Bacterial β-peptidyl aminopeptidases: on the hydrolytic degradation of β-peptides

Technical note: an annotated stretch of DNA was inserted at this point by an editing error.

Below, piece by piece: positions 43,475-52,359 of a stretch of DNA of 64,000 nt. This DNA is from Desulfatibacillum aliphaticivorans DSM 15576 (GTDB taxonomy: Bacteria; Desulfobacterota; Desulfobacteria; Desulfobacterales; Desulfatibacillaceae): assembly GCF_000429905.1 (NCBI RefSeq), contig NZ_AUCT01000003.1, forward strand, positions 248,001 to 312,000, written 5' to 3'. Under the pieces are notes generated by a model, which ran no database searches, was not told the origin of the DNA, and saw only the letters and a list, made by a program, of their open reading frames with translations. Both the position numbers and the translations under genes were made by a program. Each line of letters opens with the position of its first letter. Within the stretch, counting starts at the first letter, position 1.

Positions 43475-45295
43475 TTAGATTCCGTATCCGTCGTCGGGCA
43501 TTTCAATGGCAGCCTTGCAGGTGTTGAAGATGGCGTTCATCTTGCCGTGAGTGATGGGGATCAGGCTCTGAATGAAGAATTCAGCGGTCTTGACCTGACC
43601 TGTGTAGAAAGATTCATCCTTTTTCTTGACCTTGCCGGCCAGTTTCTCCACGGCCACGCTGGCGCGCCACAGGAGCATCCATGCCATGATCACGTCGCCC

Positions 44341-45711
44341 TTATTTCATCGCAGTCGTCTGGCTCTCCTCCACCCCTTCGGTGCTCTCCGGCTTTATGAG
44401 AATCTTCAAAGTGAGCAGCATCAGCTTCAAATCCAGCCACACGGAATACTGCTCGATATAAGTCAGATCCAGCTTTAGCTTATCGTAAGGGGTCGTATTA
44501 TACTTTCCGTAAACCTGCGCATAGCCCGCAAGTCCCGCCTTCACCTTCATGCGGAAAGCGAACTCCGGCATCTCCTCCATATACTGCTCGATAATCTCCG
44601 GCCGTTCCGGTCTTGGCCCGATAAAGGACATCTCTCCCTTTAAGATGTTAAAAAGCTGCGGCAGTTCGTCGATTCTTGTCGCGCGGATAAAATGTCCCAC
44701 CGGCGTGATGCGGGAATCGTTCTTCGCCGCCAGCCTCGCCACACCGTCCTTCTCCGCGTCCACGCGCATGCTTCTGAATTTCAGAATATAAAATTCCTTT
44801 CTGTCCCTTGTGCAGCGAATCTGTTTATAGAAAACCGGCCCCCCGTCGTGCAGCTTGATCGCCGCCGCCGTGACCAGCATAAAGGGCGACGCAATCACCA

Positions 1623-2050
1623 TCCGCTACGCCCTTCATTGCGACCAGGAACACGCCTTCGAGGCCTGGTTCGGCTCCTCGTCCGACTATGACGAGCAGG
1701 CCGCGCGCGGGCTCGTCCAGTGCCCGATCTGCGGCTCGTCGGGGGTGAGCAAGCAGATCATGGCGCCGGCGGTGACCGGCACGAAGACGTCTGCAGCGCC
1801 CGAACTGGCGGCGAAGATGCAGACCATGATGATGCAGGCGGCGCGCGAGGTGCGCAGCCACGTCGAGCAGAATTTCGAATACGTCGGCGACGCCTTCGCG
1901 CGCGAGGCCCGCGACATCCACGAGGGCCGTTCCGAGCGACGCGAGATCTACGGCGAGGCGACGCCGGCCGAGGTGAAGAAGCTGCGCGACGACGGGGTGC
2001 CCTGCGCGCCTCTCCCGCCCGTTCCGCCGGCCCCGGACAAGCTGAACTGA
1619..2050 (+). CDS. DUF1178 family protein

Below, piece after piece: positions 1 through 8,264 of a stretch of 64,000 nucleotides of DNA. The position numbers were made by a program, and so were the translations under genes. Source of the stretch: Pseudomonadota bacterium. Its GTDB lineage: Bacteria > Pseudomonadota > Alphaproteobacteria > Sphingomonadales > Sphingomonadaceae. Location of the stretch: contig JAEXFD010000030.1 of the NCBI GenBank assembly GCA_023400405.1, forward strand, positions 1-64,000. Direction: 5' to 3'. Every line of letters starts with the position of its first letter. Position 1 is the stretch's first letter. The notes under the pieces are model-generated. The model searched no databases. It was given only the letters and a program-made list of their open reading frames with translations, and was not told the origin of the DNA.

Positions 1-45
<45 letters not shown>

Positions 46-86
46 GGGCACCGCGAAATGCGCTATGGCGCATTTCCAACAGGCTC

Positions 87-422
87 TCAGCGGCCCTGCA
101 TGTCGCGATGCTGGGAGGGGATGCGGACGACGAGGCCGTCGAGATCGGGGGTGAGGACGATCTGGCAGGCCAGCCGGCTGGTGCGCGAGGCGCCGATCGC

A brief survey of the history of custom peptide synthesisfrom Theodore Curtius to Emil Fischer to Bruce Merrifield is first presented.The discovery and development of peptide ligation, i.e. of actual chemical synthesis of proteins are described.In the main chapter, a??Synthesis of Proteins by Chemical Ligationa?? a detailed discussion of the principles, reactivities and mechanisms involved in the various coupling strategies now applied (ligation, chemical ligation, native chemical ligation) is given.These include coupling sites with cysteine and methionine (as well as the seleno analogs), histidine, glycine and pseudo-prolines, a??unrestricteda?? amino-acid residues (using the Staudinger reaction), as well as solid-phase segment coupling by thioligation of unprotected peptides.In another section, a??Synthesis of ?2-peptides by Thioligationa??, couplings involving ?22- and ?23-peptides are described (with experimental details). The special chemical and biological features of custom peptide synthesis have been investigated intensively during recent years.Many studies emphasize the restricted biodegradability and the high metabolic stability of this class of compounds.β-Peptidyl aminopeptidases form the first family of enzymes that hydrolyze a variety of short β-peptides and β-amino-acid-containing peptides.All representatives of this family were isolated from Gram-negative bacteria.The substrate specificities of the peptidases vary greatly, but the enzymes have common structural properties, and a similar reaction mechanism can be expected. This review gives an overview on the β-peptidyl aminopeptidases with emphasis on their biochemical and structural properties.Their possible physiological function is discussed.Functionally and structurally related enzymes are compared to the β-peptidyl aminopeptidases.